ساختار سازمانی، توزیع مجدد: تعاون، شرکت های متعلق به سرمایه گذار و هزینه های تأمین تجهیزات
|کد مقاله||سال انتشار||مقاله انگلیسی||ترجمه فارسی||تعداد کلمات|
|16988||2009||22 صفحه PDF||سفارش دهید||13556 کلمه|
Publisher : Elsevier - Science Direct (الزویر - ساینس دایرکت)
Journal : Journal of Economic Behavior & Organization, Volume 72, Issue 1, October 2009, Pages 322–343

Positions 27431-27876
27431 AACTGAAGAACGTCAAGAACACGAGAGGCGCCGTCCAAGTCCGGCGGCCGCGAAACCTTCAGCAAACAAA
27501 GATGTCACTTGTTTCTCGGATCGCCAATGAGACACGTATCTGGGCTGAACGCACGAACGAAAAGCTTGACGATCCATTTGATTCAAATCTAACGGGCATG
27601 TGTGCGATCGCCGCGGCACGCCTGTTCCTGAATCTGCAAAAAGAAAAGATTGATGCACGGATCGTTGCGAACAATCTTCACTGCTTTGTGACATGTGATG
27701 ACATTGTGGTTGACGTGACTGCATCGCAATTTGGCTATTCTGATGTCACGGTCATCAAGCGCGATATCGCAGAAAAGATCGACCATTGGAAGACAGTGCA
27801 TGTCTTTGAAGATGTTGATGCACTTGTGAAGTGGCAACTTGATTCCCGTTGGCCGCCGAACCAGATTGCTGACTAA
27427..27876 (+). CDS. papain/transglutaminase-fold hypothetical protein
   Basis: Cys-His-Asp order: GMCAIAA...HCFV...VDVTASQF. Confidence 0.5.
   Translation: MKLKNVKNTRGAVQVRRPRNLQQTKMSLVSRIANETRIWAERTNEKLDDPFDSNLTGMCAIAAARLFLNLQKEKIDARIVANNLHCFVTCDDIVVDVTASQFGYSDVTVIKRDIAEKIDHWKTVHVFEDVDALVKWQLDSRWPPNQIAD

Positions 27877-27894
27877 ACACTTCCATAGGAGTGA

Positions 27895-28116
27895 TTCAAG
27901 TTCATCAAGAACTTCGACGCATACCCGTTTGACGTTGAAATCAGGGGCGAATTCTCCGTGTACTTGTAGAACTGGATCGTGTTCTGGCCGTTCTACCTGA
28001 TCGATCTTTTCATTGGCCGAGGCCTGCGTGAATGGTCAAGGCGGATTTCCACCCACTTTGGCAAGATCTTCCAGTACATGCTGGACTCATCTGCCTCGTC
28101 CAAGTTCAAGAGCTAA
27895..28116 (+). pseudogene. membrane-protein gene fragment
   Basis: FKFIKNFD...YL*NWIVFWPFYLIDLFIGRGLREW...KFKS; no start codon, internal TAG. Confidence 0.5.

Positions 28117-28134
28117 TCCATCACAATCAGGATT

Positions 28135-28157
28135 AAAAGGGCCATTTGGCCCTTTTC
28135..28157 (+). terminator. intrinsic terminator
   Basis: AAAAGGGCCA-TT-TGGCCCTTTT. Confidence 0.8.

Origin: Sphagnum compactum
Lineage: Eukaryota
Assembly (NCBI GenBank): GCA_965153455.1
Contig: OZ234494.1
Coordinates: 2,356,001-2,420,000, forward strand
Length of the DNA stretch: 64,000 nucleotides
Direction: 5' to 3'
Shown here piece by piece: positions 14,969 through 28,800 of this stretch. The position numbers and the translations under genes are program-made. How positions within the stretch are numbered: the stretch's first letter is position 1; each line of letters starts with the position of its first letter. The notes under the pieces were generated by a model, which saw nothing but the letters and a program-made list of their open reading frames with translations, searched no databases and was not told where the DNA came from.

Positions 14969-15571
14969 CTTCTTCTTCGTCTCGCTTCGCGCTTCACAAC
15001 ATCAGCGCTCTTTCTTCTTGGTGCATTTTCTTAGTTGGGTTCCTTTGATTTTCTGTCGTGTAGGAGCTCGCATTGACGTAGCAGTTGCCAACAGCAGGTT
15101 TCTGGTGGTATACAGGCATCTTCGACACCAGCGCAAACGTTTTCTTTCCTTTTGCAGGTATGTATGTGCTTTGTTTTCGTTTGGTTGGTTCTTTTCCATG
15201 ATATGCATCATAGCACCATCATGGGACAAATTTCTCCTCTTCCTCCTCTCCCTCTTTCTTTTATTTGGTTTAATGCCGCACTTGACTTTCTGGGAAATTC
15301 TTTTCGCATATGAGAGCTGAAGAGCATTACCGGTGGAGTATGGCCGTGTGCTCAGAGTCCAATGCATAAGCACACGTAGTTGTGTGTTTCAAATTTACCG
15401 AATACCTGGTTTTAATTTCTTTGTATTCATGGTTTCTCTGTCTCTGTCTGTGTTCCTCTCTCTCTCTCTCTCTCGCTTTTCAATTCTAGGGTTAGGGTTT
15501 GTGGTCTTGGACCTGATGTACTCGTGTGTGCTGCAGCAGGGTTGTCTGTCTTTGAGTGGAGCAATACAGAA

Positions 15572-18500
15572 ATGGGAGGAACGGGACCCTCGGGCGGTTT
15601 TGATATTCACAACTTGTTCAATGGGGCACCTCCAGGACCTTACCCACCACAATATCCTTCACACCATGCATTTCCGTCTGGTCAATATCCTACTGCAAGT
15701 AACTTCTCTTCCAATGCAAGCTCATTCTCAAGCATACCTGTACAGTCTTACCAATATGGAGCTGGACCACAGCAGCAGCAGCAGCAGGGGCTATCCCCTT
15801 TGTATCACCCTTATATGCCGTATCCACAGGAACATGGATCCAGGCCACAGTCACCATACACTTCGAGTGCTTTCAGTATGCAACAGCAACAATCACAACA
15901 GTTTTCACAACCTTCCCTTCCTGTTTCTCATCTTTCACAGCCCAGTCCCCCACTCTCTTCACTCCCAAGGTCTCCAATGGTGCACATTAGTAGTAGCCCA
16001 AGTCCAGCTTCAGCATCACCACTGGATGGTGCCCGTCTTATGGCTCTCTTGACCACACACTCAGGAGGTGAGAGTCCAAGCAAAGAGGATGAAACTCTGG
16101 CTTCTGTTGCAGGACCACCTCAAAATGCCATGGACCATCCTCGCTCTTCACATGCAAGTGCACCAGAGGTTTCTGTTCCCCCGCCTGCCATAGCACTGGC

As an organizational type, cooperatives are in general not the dominant form of enterprise. Nevertheless, cooperatives and cooperative-like organizations do play important roles in a number of sectors, suggesting that in some circumstances they are more efficient than other business forms. This paper explores the importance of membership goals on the relative efficiency of the cooperative form of organization. The cooperative cost (and hence production efficiency) advantage is directly linked to the goal alignment between the cooperative and its members, and is influenced by the extent of income redistribution between members and the degree of rent seeking that takes place in the organization. When there is no aversion to income inequality, the members produce at their first best levels. However, as aversion to inequality rises, the production profile of the members converges to the production profile generated when the members face an IOF. Regarding rent seeking, if the more (less) efficient members are able to get their profits valued more, total output is increased (decreased). As a consequence, consumers may benefit from the lobbying that occurs inside a cooperative where the powerful members are the most efficient agents.